Joined: Jan. 2006
|Quote (Louis @ Dec. 03 2007,11:28)|
I do not claim any monological view that is the only route to truth. I claim that thus far reason, in all its very varied forms, is the only working mechanism of acquiring knowledge about the universe we can demonstrate we have. That's a bit different, and doesn't involve "truth" which is an awfully slippery concept.
And I know Lenny didn't 100% agree with Skeptic, but he had to quote mine me to disagree with me on the bits he disagreed with me on. I'd say Skeptic would have quote mined me too, but that would mean he'd have actually had to read what I have written and done so for some modicum of comprehension. He hasn't. You can't quote mine something you have neither read nor understood. The similarities in their arguments lie on precisely that line: they both accused me of making a claim I'm not making, admittedly for different reasons. That claim being that science can do anything and tell us everything. Never said that. Never will.
I've made the distinctions pretty clearly several times. Skeptic and Lenny both had to work pretty hard in their own individual ways to miss them. THAT, incidentally, is what annoys me. I may have mentioned it.
Louis, I know you didn't claim the only route to truth. I used the word sloppily to illustrate the problem lenny was trying to address. Truth in fact is something you addressed head on between p.1 and 3 and between p.15 and 22.
That is the part that both of them missed. Like I said, Lenny actually agreed with you on your point (knowledge rather than truth) but wanted you to be far more explicit (and thus precise-possibly too precise) about excluding truth from your point:
|What I DO mean is that the mechanisms of acquiring knowledge about the universe advocated by science and religion are very different and give different results. They are absolutely anathema to each other, and this is where the very real, very valid conflict between science and religion has its basis.|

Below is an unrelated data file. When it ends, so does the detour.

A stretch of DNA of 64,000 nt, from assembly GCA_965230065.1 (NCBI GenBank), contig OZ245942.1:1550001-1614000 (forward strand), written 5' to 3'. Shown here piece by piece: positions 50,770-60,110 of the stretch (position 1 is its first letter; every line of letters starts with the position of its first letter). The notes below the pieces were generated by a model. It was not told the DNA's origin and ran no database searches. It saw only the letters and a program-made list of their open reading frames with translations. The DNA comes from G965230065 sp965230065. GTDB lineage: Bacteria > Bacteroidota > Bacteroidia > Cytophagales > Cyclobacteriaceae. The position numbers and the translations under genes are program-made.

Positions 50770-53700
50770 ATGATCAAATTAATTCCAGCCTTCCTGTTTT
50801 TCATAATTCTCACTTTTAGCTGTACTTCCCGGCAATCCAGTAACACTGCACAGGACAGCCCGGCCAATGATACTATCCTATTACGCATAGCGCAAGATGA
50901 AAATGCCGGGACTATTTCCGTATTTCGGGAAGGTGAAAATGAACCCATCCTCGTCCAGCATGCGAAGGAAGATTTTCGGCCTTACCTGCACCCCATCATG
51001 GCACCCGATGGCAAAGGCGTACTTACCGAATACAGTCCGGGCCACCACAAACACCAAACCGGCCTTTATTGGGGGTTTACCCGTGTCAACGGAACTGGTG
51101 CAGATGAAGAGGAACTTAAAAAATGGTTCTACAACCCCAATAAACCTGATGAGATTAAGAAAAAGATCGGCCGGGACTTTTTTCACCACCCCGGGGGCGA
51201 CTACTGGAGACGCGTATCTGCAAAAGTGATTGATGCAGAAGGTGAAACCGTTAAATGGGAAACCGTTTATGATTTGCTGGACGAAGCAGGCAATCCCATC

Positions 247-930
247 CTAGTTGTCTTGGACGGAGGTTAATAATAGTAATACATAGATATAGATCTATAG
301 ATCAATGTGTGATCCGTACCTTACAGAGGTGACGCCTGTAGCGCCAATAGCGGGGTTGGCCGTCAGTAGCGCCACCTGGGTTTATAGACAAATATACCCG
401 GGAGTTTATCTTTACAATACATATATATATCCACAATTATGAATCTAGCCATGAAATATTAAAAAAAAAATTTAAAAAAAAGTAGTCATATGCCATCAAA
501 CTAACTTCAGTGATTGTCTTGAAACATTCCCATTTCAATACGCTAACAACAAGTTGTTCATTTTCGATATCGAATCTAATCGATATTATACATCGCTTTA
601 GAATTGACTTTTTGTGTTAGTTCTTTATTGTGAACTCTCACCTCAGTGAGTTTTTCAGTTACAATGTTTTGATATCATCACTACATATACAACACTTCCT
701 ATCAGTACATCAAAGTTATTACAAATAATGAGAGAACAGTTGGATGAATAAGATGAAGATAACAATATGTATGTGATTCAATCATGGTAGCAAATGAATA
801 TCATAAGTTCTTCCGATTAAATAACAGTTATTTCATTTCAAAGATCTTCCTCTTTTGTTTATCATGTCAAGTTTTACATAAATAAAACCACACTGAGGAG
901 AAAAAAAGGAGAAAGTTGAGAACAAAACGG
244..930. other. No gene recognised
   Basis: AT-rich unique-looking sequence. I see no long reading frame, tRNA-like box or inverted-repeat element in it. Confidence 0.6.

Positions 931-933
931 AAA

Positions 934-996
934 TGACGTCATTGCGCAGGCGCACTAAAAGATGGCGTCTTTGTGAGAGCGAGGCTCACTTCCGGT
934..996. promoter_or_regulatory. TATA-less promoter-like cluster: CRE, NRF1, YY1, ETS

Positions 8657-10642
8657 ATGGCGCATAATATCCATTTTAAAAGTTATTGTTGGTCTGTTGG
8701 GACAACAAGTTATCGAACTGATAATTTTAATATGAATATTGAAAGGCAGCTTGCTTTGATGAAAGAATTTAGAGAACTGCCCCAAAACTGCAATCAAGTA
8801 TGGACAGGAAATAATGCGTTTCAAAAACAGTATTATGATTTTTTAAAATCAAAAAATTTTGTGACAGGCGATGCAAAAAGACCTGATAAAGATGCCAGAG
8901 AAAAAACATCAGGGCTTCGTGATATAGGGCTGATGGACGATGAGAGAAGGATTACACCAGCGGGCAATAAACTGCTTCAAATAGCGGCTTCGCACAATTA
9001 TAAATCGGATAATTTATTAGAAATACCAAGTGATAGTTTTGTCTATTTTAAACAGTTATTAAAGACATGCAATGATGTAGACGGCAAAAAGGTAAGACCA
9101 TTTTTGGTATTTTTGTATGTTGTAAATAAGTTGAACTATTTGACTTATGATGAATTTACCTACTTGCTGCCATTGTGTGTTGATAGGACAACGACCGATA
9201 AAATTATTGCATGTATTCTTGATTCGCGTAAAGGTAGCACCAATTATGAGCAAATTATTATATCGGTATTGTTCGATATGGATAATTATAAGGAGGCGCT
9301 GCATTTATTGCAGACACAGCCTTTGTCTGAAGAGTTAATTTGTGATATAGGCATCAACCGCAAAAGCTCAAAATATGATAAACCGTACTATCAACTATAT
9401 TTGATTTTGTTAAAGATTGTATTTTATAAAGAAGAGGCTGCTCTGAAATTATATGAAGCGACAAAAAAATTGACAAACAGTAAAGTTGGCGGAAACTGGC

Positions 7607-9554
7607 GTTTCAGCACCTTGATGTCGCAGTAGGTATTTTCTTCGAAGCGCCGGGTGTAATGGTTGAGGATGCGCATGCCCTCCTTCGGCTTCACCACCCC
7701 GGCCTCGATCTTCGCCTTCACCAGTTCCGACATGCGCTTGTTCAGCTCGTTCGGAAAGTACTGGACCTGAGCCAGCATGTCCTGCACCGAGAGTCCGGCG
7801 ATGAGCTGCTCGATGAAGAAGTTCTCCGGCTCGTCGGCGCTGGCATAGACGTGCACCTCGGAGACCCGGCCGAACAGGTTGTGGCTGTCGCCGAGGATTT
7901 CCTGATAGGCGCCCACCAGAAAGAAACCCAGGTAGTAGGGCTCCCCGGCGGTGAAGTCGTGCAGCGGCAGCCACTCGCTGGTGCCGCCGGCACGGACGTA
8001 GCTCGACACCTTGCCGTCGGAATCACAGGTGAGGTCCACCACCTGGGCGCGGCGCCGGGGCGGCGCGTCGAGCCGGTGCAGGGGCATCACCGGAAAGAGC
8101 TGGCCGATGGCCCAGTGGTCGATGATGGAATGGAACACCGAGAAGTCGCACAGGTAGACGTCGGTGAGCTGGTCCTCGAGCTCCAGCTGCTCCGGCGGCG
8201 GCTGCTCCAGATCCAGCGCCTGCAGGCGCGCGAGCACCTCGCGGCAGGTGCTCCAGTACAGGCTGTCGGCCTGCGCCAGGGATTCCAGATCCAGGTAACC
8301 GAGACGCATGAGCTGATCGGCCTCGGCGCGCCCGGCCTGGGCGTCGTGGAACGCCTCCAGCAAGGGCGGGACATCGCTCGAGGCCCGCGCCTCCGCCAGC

What I was getting at is summed up (sort of) in this summary of another work (oh the irony) which I linked to earlier:
| Hierarchically ordered structures and emergents (properties or capacities that emerge de novo at certain levels of hierarchy) cannot be interpreted simply in terms of, nor considered as parts of, lower order phenomena. For example, when atoms of hydrogen and oxygen combine, the result is a molecule of water with novel emergent properties, such as wetness. These emergent properties are totally unpredictable from the properties of its constituent atoms and cannot be described in terms of atoms--and, of course, the water molecule is not contained within its atoms.|
So too life, or the biosphere, is not simply contained in, reducible to, or explicable simply in terms of, the physiosphere: the realm of pure matter. Life has emergent properties not found in the properties of its chemical constituents. Life, in other words, has properties and capacities that seem to defy description in terms of the movements of the mere molecules. Likewise, the noosphere (the realm of sentient life) emerges from and is not simply in the biosphere. That is, the noosphere is not a component of the larger whole called biosphere but is an emergent that in some sense transcends it. Ontologically, the noosphere thus cannot be reduced to, or considered merely as, a strand of the biosphere. And humans are compound individuals comprised of all three "spheres" or levels; we cannot be regarded simply as strands of the biosphere which comprises only the physical and biological levels.
This is a difficult but important argument which can only be sketched briefly here. It appears to resolve a number of puzzles that have plagued ecological thinking such as how one can accord greater value to some forms of life, including humans, than others while simultaneously honoring all life. Wilber argues at length that this perspective is not antiecological, as it might appear at first glance. Rather, he insists that it naturally results in an enhanced concern for life and the environment which are now recognized as parts of one's own compound individuality.
The Four Quadrants
The schemes and hierarchies considered so far all deal exclusively with exteriors since general systems theories try to be empirical. Hence they almost entirely overlook interiority or subjectivity. Systems theories are essentially theories of surfaces or exteriors.
To understand interiors--subjectivity, experience and consciousness--requires another approach, namely empathy, introspection and interpretation. In short, systems theories have given us a very valuable but very partial view of systems and evolution. This in itself is not bad. However, major troubles ensue when systems scientists claim, as all too many of them do, to be mapping, or at least capable of mapping, all domains of reality.